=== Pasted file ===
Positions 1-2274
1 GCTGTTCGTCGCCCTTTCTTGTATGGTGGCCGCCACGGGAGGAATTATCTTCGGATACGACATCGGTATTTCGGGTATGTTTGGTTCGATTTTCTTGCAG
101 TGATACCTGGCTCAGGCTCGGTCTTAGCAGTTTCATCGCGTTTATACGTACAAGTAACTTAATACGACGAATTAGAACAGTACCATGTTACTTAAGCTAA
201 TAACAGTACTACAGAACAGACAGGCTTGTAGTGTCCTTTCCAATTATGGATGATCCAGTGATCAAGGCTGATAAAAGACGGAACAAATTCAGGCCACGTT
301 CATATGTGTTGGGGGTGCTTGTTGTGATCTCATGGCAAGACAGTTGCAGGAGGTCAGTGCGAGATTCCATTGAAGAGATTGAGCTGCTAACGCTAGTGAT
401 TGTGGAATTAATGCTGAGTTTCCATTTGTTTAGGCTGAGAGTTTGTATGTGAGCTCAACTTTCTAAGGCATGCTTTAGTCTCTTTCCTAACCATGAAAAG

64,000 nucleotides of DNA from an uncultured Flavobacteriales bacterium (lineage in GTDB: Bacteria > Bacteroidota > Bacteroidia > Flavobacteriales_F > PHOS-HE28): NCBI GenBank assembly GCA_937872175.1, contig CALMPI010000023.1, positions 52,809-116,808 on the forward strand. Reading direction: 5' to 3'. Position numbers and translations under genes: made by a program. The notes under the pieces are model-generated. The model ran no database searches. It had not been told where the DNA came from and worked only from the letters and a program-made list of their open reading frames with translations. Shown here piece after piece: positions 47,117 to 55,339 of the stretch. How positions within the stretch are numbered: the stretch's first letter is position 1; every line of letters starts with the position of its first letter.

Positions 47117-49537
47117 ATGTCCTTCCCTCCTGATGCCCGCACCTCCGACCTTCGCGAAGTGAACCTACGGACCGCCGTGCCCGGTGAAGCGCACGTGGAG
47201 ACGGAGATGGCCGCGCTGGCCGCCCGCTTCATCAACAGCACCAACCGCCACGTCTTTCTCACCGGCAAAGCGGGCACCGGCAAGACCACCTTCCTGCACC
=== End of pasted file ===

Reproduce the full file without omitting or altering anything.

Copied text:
Positions 1-2274
1 GCTGTTCGTCGCCCTTTCTTGTATGGTGGCCGCCACGGGAGGAATTATCTTCGGATACGACATCGGTATTTCGGGTATGTTTGGTTCGATTTTCTTGCAG
101 TGATACCTGGCTCAGGCTCGGTCTTAGCAGTTTCATCGCGTTTATACGTACAAGTAACTTAATACGACGAATTAGAACAGTACCATGTTACTTAAGCTAA
201 TAACAGTACTACAGAACAGACAGGCTTGTAGTGTCCTTTCCAATTATGGATGATCCAGTGATCAAGGCTGATAAAAGACGGAACAAATTCAGGCCACGTT
301 CATATGTGTTGGGGGTGCTTGTTGTGATCTCATGGCAAGACAGTTGCAGGAGGTCAGTGCGAGATTCCATTGAAGAGATTGAGCTGCTAACGCTAGTGAT
401 TGTGGAATTAATGCTGAGTTTCCATTTGTTTAGGCTGAGAGTTTGTATGTGAGCTCAACTTTCTAAGGCATGCTTTAGTCTCTTTCCTAACCATGAAAAG

64,000 nucleotides of DNA from an uncultured Flavobacteriales bacterium (lineage in GTDB: Bacteria > Bacteroidota > Bacteroidia > Flavobacteriales_F > PHOS-HE28): NCBI GenBank assembly GCA_937872175.1, contig CALMPI010000023.1, positions 52,809-116,808 on the forward strand. Reading direction: 5' to 3'. Position numbers and translations under genes: made by a program. The notes under the pieces are model-generated. The model ran no database searches. It had not been told where the DNA came from and worked only from the letters and a program-made list of their open reading frames with translations. Shown here piece after piece: positions 47,117 to 55,339 of the stretch. How positions within the stretch are numbered: the stretch's first letter is position 1; every line of letters starts with the position of its first letter.

Positions 47117-49537
47117 ATGTCCTTCCCTCCTGATGCCCGCACCTCCGACCTTCGCGAAGTGAACCTACGGACCGCCGTGCCCGGTGAAGCGCACGTGGAG
47201 ACGGAGATGGCCGCGCTGGCCGCCCGCTTCATCAACAGCACCAACCGCCACGTCTTTCTCACCGGCAAAGCGGGCACCGGCAAGACCACCTTCCTGCACC